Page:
After we said adieu to Emelia and Stephen, we continued our walk around the perimeter of Cadiz, passing Caleta beach with its British looking pavilion built on the sand.
Cutting through Park Genovés with its well-maintained ‘topiary' trees we stopped for a respite from the heat. Whilst drinking my coffee I saw 2 figures walk past, both wearing purple robes with white flowing capes and a matching white pointed mask covering the whole of the head. This is the week before Easter known as Holy week. It is a religious celebration remembering the last seven days of the life of Christ. These somewhat macabre looking figures wearing the ‘pointy' hats represent the people who have asked for a prayer from Jesus or the Virgin Mary. I am whole heartedly assured this has nothing to do with the KKK. They apparently got the idea from the Spanish Inquisition (the 16th
century persecution of non-believers and not the Monty Python Sketch!!)
Getting back on the ship was a
bit of a bun fight. We had to queue through airport style security. I had to remove my netbook from my backpack but still beeped as I went through the metal detector. I then had to remove my watch, lanyard and belt, something I have never had to do re-boarding a ship as their metal detectors are not normally set to ‘super sensitive'.
In the short time we were in Cadiz, this is a city we could easily adjust to. Nowhere is too far from the sea front, always good weather, not too crowded. There was a good vibe to this place even if the KKK were in town!!!
We decided to stay out on deck for the sail away. Everyone should have been on board by 17:30 for an 18:00 departure. When you leave the ship and again when you re-enter the vessel, your cruise card is scanned. This has a bar code on which all your details are held. From this data ‘they' know who is on board and who is missing at any time. At 17:50 an announcement was made in German and no other language. If a message is announced but not in your
language it is not applicable to you. In this case the German announcement was asking for two persons to call at the information desk or ring from the nearest phone. This was then repeated at 18:05. We finally set sail at 18:35 – 35 minutes behind schedule. We were advised later on by Valentina Caiazzo, the Customer Relations Manager that two German Guests forgot to set their watches forward 1 hour between Casablanca and Cadiz. Even so, say they had set their watches to the correct time, it means they were getting back within minutes of the requested 17:30, cutting it a bit fine!! So much for German efficiency!! Apparently the Captain wasn't too happy as any delay means that the Company have to pay additional mooring charges to the local port authority. God forbid anyone else who is late from now on!!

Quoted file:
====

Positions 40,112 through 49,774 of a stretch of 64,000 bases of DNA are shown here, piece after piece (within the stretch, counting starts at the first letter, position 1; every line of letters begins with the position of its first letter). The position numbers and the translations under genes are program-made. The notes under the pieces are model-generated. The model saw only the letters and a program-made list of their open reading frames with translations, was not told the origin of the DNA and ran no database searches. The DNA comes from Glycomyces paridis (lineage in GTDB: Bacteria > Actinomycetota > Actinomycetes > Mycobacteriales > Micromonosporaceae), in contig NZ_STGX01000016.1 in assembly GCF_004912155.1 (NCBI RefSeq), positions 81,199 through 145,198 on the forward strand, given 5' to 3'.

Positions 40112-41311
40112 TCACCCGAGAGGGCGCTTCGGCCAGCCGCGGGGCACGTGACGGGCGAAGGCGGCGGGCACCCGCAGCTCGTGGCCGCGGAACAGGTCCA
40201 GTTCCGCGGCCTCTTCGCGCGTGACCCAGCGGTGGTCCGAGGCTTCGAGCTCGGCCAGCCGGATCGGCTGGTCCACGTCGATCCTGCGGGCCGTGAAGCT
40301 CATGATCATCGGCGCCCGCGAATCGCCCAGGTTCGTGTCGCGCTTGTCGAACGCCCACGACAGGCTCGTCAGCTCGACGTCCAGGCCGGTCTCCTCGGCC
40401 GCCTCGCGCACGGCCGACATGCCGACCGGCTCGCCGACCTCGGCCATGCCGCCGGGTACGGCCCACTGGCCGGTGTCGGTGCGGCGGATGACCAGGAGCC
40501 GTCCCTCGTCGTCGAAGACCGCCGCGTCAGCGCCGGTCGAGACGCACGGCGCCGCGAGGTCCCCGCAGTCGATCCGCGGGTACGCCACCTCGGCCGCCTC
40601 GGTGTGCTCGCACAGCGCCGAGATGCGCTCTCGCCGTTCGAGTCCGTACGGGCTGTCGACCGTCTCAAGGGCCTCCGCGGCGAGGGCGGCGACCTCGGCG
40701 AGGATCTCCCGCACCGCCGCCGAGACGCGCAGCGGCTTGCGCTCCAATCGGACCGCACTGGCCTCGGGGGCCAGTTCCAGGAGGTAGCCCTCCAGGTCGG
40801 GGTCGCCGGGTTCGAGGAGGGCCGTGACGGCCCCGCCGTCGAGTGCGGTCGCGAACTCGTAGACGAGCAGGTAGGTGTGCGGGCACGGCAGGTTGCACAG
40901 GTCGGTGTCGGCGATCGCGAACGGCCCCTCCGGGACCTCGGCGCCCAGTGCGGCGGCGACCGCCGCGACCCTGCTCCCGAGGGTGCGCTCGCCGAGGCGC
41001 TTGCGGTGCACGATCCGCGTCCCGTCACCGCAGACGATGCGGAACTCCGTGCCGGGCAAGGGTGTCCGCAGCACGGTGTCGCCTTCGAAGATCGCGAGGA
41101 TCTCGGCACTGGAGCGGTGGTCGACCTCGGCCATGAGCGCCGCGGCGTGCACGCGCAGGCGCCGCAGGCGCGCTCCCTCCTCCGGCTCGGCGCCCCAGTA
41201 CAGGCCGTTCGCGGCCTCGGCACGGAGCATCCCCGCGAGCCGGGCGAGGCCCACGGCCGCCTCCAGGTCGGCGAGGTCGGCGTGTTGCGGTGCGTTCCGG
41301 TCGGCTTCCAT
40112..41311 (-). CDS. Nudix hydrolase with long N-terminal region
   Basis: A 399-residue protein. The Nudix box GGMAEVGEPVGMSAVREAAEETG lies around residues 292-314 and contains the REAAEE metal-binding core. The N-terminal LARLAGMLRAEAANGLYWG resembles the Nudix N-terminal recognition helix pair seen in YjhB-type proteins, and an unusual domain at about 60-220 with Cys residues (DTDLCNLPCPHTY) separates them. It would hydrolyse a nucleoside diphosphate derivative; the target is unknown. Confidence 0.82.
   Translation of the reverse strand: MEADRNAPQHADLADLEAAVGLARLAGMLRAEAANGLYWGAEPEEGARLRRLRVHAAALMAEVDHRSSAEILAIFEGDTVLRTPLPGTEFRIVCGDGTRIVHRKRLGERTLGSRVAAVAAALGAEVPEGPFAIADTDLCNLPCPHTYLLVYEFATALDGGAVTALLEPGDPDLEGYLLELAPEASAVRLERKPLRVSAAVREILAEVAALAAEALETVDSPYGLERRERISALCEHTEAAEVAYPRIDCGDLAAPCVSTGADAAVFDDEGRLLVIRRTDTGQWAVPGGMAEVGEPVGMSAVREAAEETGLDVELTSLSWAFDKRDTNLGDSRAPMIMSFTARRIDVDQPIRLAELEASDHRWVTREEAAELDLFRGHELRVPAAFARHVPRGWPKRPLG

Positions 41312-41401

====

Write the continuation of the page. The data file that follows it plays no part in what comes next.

It has been known for passengers to refuse dinner with the captain as they don't want to be seen dining with the crew!! This evening was the ‘special' dinner dedicated to the MSC Black Card Holders. Although the benefit states dinner with the captain or one of his senior officers, it is very rare that the
captain will make an appearance. The shoe is now very firmly on the other foot as the captain dreads these functions. ‘Oh no! Do I have to? I'll probably get the idiot who asks me if I'm here, whose driving the ship?! Is the assistant to the bilge pump operator available? He's always up for a free dinner!!'
Our meeting place was the Diamond Bar on deck 6. A specially cordoned off area was provided. As we arrived, Emelia and Stephen were already sitting there with Seamus and Bea, a couple from Wexford we had met a few days earlier. A waiter appeared with a tray of champagne and fruit juice. Several minutes later two very smart Indonesians dressed in tails and white gloves led a further two couples in to this special area. These four newbies, we shortly learned, were Yacht Club members, an exclusive breed who have heaps of privacy with their own private bar, restaurant, inclusive drinks. They even have their own private sun deck and, as we saw first-hand, their very own butler 24/7.
We were finally assembled. 10 dinner guests. Valentina was our host for the evening. We were led to Eataly, the
speciality restaurant. Valentina was a good host relating a number of anecdotes. She said that the German guests are the most problematic. They always start by saying ‘Ich habe eine Frage' I have one question. ½ hour later after their seventh question……Germans always scrutinise the daily programme line by line and are the first to bring any grammatical or factual inaccuracies to the attention of the Customer Relations Manager. But apparently, contrary to popular belief, they're not very good at time keeping!!!!
As the evening wore on, we got chatting to Preston from Manchester and his husband Carl. They were both living it up in the yacht club. Preston is not his birth name (we failed to ask him for his true identity!) although he originally comes from Preston. (Lancashire) Some time ago, his employer, Trans Pennine Trains, asked him that if he changed his name to Preston (from Preston) for a limited time they would donate a sum of money to his nominated charity. His colleagues became attached to this name as did the man himself so he changed his name to Preston by deed poll.
The other yacht club couple were from Gothenburg, Sweden, about 20km
south from a town called Kungsbacka. I managed to impress them (or maybe not) with my (now) limited amount of Swedish.
The meal was a success with everyone enjoying each other's company. The wine was free flowing all evening so although the captain couldn't be with us, it was good of him to leave some money behind the bar!!!